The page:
Thursday, 11 May 2017

"Dress for the job you want": how Cosplay can improve the way you view your wardrobe and your life!

One of the biggest issues when it comes to making the most of your wardrobe is wearing what is considered 'appropriate' for the occasion. This is a notion I have problems with, particularly as 'appropriate' seems to mean different things for different bodies, with some given the benefit of the doubt, while for others almost every possible outfit is liable to come in for criticism.  Having a strict workplace dress code can mean you have to buy clothes that aren't really to your taste, resulting in unwanted purchases languishing in your wardrobe, alongside the clothes you really want to wear but don't get the opportunity to. I'm lucky that my workplace has a relaxed attitude and no specific dress code rules; I've established a personal style that is both comfortable and presentable and, most importantly, is 'me'. 

So, what if you don't feel like you can be 'you' at work? I doubt you'd ever assume cosplay was the answer. But a couple of silly things I saw got me thinking, and perhaps it's not the daftest idea in the world after all. 

I first saw this cartoon by extra fabulous comics on Tumblr and loved everything about it; from the woman dressed identically to her (male) boss, to the fact that everyone else in the office seemed to be cosplaying. And of course, there's this someecards meme: "My Boss told me: Dress for the job you WANT, not the job you HAVE; now I'm in a disciplinary meeting in my Wonder Woman costume" so I'm clearly not the first person to entertain the idea of cosplaying at work. For those who haven't heard the term, 'cosplay' is a hobby that involves dressing up as your favourite tv, film or book characters (in made, found or bought costumes), and perhaps taking on a bit of that character's personality too. Some people spend a fortune making painstakingly accurate costumes, others simply re-purpose things from their wardrobes. 

For example, I love mid-20th century fashion, but I find some modern interpretations that focus purely on full-on pin-up glamour too much of A Look for work, so I've often based outfits around styles worn by Peggy Carter in Marvel's Agent Carter, or Peggy Olsen in Mad Men; both characters wear outfits featuring bold prints or colourblocking, which adds a modern twist to vintage styling, and I like the cut and structure of outfits that let both characters take up space when they are at work, rather than being made to look small compared to the men around them. I also love characters whose wardrobe has a real sense of drama; while the McQueen-inspired dresses worn by Effie Trinkett in the Hunger Games definitely aren't suitable for work, her more subdued outfits from the later films are a great style reference for a stylish spin on utilitarian workwear.

You don't just have to copy period or fantasy dramas either, there is some amazing contemporary costuming on TV at the moment. My dream work wardrobe is currently being worn by Lucy Liu as Joan Watson in Elementary (although I'd struggle to do anything, let alone some serious sleuthing, in her towering high heels), while Gillian Anderson and Caroline Dhavernas in Hannibal (a show so immaculately styled it makes cannibalism look disturbingly like it could be an Instagram-worthy lifestyle choice) both wear a series of outfits that walk a fine line between carefully studied elegance and pure melodrama. 

Trying out an outfit based on a costume design can be a great way of trying out different ways to wear our existing clothes, rather than feeling compelled to buy new clothes to keep up with trends, and it can also work as a little psychological boost.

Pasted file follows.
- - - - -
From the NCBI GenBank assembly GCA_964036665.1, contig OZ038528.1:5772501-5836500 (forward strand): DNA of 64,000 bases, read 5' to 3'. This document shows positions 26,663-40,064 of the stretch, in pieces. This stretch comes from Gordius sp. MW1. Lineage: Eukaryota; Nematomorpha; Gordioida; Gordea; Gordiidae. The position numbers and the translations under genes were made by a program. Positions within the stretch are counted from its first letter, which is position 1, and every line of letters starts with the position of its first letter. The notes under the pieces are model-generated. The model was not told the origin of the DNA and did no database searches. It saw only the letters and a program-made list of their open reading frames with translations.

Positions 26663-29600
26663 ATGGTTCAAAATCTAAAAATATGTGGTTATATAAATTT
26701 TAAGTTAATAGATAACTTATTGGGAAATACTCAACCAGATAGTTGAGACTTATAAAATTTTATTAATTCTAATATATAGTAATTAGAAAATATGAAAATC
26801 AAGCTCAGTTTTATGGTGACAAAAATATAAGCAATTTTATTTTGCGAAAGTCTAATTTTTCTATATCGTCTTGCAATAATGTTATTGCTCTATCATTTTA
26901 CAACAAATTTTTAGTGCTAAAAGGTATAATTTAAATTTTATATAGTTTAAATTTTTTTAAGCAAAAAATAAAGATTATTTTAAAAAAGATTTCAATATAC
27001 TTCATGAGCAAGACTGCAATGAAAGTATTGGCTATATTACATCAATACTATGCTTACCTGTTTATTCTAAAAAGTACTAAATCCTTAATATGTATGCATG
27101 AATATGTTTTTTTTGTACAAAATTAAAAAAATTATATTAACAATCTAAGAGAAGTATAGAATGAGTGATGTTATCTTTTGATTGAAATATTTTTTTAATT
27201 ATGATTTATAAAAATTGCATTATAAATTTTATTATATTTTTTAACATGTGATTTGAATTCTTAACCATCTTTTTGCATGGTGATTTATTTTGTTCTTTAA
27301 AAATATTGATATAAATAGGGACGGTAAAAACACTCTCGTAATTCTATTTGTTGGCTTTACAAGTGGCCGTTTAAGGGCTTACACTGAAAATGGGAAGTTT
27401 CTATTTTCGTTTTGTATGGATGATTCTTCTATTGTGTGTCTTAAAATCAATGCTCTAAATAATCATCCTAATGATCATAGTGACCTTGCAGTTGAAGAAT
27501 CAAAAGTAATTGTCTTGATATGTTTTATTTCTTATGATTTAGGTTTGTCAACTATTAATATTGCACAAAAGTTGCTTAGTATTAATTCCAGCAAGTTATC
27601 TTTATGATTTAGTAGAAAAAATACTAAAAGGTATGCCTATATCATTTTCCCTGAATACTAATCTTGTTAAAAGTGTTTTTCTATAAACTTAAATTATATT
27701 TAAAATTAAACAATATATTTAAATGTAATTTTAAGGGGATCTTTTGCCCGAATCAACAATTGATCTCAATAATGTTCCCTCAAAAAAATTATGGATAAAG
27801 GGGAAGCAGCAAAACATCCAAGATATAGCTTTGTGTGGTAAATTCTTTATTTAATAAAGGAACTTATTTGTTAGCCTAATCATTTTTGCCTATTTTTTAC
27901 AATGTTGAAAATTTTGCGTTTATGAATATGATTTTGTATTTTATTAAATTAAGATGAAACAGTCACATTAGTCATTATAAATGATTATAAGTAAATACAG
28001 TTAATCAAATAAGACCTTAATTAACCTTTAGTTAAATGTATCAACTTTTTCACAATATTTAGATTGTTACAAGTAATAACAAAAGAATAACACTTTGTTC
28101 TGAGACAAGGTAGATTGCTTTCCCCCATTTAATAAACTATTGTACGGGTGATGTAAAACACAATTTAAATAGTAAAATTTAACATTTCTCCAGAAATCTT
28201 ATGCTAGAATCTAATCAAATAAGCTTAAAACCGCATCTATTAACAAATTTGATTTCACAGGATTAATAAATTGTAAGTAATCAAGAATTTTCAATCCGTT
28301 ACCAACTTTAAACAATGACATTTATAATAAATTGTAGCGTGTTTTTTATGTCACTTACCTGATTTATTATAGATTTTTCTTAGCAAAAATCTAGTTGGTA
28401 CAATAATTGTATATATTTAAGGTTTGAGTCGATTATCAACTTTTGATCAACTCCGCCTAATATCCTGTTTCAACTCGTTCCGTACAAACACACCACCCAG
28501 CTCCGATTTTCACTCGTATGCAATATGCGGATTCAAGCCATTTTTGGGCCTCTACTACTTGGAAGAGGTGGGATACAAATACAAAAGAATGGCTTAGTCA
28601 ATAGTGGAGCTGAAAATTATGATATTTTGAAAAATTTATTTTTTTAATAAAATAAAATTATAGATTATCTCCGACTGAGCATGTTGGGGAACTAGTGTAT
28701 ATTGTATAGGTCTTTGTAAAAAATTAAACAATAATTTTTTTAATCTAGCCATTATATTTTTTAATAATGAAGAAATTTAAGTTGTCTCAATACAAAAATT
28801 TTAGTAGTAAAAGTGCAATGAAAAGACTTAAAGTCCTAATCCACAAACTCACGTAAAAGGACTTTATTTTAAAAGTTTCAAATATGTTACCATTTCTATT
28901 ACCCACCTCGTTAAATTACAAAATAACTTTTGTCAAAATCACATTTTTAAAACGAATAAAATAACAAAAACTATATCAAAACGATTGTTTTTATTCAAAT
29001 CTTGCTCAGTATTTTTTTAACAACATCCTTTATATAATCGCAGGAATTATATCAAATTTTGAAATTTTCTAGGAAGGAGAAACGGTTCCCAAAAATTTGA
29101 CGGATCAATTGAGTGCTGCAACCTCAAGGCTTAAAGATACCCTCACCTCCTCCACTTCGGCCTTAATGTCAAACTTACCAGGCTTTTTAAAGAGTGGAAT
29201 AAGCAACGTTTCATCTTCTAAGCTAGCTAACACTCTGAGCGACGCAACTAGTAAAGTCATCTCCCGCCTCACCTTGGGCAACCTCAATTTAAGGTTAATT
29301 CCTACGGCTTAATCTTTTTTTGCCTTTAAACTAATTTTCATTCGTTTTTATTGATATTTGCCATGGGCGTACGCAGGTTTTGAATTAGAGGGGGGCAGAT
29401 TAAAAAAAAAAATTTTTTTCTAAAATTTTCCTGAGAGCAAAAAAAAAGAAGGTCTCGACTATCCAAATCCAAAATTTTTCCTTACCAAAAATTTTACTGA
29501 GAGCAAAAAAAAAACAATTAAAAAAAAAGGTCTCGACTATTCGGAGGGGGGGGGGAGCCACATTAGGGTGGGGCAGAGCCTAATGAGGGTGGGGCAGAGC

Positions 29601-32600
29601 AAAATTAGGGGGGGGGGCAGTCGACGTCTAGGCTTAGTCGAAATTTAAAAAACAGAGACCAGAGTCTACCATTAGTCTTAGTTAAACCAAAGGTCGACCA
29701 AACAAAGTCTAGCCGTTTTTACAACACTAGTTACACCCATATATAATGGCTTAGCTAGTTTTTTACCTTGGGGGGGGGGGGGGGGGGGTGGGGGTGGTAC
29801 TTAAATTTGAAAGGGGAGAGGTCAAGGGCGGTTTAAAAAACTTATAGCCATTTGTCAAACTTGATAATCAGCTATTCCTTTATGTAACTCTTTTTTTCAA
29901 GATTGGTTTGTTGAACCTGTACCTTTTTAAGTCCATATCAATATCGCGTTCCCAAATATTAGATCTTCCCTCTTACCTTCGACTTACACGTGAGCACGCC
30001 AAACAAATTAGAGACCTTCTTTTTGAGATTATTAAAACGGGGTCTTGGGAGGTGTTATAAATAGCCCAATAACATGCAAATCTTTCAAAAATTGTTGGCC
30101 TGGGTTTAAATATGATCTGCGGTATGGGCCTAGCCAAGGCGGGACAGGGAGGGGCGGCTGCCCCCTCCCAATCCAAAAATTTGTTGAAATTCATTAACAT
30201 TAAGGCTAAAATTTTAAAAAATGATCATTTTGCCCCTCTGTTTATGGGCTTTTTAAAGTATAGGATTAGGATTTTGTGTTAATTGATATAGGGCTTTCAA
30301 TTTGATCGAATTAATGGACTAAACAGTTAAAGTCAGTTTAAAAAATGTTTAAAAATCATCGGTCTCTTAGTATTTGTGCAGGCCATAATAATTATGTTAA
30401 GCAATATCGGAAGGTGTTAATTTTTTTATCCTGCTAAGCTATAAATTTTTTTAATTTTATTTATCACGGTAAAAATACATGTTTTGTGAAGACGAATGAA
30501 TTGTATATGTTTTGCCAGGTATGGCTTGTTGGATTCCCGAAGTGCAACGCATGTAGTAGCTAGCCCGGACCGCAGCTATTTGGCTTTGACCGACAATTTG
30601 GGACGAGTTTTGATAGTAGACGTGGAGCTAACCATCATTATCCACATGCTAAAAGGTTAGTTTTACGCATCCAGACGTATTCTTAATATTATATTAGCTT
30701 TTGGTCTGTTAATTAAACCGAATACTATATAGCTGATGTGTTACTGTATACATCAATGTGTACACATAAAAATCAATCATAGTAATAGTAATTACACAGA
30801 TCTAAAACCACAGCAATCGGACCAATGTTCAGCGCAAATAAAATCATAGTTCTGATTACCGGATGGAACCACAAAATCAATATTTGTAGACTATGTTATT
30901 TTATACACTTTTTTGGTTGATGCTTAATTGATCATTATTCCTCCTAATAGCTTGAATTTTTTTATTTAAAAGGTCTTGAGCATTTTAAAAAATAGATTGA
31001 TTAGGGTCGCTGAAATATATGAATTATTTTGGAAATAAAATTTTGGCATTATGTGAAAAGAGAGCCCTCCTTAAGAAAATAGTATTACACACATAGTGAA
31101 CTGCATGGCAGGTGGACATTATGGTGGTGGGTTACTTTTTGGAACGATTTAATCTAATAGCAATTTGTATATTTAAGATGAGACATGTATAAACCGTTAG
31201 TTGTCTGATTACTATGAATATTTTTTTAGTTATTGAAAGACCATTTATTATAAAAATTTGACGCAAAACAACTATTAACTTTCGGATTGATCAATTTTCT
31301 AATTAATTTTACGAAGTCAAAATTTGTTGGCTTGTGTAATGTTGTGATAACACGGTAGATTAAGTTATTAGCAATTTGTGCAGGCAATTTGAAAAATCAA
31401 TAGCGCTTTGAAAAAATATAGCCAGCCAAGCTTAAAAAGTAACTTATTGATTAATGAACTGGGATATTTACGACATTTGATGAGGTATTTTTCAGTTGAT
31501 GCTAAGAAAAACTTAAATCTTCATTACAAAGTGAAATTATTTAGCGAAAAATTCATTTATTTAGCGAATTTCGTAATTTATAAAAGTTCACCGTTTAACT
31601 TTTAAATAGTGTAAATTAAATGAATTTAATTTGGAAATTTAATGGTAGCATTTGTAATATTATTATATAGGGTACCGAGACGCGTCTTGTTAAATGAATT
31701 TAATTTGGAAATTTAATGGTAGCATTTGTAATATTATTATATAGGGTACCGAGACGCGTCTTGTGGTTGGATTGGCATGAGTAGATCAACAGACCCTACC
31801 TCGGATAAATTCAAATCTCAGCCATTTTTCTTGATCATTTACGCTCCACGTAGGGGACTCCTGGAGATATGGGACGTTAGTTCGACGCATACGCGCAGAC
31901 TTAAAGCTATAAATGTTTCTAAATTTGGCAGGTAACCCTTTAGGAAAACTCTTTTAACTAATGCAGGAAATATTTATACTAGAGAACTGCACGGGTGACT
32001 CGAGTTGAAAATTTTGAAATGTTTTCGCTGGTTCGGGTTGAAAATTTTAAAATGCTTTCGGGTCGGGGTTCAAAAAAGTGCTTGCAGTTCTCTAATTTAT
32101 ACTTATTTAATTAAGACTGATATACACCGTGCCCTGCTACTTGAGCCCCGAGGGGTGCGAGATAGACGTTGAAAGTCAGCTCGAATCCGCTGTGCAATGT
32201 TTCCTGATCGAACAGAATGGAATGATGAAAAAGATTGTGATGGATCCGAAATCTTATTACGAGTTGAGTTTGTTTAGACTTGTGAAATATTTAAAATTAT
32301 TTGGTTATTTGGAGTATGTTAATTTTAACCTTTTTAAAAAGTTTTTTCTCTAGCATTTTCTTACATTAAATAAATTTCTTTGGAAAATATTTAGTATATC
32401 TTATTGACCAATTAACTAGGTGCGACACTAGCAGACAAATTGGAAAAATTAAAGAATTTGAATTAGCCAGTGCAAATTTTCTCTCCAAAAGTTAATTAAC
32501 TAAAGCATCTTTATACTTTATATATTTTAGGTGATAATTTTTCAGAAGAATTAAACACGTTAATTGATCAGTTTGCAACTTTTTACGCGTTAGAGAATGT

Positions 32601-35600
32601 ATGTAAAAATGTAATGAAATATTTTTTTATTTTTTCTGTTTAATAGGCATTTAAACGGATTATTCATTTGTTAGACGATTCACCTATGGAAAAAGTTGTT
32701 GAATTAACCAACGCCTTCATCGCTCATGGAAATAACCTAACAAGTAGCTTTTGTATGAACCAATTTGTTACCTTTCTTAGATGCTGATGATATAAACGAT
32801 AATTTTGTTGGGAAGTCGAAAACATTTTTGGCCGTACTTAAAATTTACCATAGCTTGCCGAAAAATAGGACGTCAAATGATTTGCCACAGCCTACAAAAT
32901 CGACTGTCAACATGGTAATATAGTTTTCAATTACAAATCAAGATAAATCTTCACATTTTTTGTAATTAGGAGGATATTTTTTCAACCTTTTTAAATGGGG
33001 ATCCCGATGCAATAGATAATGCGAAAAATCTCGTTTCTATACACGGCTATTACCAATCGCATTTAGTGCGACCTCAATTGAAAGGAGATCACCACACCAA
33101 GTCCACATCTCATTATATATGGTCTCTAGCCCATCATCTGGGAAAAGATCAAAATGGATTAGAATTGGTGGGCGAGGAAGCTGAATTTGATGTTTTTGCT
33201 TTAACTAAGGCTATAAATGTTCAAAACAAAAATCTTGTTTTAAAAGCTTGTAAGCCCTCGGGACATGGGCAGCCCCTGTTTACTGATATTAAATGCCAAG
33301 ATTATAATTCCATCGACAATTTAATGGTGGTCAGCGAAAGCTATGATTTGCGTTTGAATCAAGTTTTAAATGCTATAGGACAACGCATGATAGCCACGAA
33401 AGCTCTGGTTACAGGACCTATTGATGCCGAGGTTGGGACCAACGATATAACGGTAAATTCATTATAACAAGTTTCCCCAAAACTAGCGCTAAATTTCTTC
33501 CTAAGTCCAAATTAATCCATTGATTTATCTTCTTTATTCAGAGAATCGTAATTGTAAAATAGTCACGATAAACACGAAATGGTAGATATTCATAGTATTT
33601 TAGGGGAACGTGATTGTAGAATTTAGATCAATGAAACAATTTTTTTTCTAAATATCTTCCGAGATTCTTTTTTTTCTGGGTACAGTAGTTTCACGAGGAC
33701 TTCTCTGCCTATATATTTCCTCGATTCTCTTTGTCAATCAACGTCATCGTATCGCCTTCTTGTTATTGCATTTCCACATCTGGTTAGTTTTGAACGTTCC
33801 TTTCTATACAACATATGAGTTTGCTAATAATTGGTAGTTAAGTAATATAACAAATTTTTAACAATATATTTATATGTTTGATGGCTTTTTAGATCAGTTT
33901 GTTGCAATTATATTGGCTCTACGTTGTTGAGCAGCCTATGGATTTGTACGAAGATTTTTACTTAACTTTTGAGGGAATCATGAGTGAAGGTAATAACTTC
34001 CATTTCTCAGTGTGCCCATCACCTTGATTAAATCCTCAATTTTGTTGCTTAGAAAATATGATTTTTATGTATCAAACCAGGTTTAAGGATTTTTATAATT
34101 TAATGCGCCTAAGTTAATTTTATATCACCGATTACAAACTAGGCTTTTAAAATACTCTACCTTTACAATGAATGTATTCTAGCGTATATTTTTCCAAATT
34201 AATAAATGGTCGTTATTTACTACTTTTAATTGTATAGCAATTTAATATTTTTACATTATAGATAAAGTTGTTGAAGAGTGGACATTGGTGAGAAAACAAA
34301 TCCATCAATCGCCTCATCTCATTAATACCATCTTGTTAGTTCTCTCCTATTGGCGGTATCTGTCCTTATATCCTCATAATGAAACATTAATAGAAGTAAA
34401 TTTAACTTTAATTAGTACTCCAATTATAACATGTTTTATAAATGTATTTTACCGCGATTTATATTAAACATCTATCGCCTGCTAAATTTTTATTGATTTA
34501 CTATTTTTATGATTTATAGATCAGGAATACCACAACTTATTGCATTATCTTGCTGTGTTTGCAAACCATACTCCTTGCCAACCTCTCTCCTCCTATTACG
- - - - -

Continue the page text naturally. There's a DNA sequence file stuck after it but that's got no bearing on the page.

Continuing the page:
In difficult or trying times, I seek solace in a well-loved novel, or find comfort in the virtual blanket-nest of a favourite film or TV series. Immersing ourselves in fictional worlds isn't a pointless form of escapism, they can help us learn more about ourselves, give us hope and, most importantly, teach us empathy for people whose lives and experiences differ from our own. I wrote this article about how Star Trek's utopian vision of the future made it my go-to, feel-good show in the wake of the Brexit vote, but dystopias have their appeal too: relief that things aren't that bad, or an opportunity to reflect on how we can avoid ending up in the same situation (hint: right now, the answer is voting! We don't need to arm ourselves to the teeth or head to higher ground just yet). 

A friend from my beginners pointe ballet class suggested that we should all dress as Wonder Woman for a class, using whatever suitable clothes we had to hand. I can't speak for everyone, but I definitely felt an improvement in my posture from dressing as someone so confident and self-assured, and doing something fun that distracted me from being self-critical of my painfully slow progress on pointe probably made me dance better that day.

So if dressing like your favourite fictional character could make you feel more confident, more capable or just help you to enjoy your day, embrace the things you love and the creativity they inspire in you and go for it!

Wednesday, 3 May 2017

"Nice things for everyone!" - the positive message of Fashion Revolution Week

Most of us are familiar with the ways fast fashion can make us feel bad about ourselves, from unforgiving changing room lighting and mirrors, to confusing sizing or unflattering trends. Fashion Revolution Week sought to expose other unattractive aspects of this global and complex industry, and some of their statistics were pretty alarming. For example, did you know that the clothes thrown away over the course of one year in the UK would fill Wembley Stadium? Faced with sobering facts and figures, it's easy to become despondent, assuming that as individual consumers we have no power; and defensive, when our own choices are often limited by cost, size or availability. However, Fashion Revolution Week sought to convey a positive message of consumer-led change for good, promoting transparency within the industry and encouraging us to value and care for our clothes.